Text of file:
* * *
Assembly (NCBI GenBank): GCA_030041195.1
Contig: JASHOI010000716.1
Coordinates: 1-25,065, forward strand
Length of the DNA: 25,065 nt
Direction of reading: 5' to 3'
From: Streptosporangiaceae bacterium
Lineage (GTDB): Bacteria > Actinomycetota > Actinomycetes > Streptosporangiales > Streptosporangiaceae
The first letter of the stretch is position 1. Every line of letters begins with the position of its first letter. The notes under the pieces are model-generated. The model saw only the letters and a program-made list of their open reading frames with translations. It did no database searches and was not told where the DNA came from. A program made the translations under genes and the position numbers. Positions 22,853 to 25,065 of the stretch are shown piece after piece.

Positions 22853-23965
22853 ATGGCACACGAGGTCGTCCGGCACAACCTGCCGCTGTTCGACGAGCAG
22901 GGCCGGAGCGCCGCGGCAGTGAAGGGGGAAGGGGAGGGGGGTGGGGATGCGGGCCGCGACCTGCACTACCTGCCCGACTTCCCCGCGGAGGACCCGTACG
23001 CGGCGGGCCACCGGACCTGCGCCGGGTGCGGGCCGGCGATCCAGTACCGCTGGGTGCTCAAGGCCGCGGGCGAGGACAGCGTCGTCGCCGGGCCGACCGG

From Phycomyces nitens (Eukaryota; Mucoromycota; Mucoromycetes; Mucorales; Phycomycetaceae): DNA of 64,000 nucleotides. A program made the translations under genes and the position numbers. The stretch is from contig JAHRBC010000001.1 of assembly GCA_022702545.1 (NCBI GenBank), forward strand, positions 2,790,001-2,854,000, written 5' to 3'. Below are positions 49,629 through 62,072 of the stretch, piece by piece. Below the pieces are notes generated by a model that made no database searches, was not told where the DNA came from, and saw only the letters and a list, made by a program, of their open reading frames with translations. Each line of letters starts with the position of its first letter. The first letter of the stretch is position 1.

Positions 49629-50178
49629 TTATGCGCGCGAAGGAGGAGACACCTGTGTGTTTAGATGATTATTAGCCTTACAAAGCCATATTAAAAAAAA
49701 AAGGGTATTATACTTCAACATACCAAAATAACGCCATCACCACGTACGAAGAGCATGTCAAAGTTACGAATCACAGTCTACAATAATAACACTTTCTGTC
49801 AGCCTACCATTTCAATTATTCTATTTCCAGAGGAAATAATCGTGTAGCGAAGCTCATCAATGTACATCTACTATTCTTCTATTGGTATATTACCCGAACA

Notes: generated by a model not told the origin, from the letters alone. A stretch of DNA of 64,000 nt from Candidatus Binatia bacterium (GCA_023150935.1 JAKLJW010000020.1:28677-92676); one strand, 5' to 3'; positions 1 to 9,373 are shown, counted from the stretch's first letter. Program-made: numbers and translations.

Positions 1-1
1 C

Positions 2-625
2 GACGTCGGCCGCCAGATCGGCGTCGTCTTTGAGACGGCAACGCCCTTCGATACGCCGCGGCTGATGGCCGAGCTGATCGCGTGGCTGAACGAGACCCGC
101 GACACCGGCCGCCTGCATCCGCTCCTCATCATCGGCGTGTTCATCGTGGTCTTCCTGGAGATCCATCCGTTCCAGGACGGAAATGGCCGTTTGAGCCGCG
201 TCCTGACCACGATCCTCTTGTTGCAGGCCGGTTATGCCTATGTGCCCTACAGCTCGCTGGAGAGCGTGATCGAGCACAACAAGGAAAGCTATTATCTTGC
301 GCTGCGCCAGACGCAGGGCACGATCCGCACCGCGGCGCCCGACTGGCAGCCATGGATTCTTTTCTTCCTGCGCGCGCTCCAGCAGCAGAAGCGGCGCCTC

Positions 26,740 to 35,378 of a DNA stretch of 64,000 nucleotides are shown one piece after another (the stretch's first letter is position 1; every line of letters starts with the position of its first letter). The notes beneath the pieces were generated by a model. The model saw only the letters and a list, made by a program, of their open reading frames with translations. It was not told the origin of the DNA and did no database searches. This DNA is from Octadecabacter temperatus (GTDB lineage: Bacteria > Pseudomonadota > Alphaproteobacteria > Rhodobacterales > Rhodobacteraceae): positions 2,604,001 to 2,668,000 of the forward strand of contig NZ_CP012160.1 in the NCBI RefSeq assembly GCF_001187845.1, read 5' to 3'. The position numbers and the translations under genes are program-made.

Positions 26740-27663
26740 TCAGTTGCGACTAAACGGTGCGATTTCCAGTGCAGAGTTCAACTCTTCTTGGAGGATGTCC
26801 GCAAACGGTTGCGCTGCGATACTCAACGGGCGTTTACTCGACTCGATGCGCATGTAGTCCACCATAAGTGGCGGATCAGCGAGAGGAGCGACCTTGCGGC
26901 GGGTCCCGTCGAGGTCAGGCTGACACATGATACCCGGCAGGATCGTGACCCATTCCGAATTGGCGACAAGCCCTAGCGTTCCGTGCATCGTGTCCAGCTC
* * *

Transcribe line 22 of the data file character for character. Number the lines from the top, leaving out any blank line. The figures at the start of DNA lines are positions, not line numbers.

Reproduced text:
2 GACGTCGGCCGCCAGATCGGCGTCGTCTTTGAGACGGCAACGCCCTTCGATACGCCGCGGCTGATGGCCGAGCTGATCGCGTGGCTGAACGAGACCCGC